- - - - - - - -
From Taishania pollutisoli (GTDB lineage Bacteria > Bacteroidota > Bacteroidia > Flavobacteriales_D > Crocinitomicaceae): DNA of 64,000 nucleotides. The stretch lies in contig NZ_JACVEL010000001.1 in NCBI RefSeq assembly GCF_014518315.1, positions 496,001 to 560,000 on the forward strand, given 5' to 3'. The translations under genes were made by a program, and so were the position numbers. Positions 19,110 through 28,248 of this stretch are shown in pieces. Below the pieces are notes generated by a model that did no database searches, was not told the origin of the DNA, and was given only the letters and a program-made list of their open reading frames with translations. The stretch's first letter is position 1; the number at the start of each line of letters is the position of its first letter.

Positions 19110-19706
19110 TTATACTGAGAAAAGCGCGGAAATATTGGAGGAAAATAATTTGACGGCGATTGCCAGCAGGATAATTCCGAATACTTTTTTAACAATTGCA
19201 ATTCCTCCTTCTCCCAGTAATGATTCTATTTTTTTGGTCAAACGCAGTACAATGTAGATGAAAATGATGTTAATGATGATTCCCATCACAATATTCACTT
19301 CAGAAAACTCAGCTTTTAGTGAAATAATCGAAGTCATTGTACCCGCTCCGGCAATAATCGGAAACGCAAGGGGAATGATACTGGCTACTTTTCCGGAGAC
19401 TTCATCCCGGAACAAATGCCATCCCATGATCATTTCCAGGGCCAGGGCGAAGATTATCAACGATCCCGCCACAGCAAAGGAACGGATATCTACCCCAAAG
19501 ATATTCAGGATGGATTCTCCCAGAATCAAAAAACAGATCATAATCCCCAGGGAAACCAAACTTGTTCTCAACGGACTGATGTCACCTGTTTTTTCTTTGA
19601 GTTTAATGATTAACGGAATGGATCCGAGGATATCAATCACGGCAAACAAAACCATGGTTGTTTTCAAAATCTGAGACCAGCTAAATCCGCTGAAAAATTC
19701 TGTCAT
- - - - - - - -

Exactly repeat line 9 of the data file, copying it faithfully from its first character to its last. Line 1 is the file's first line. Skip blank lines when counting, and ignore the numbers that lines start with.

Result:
19701 TGTCAT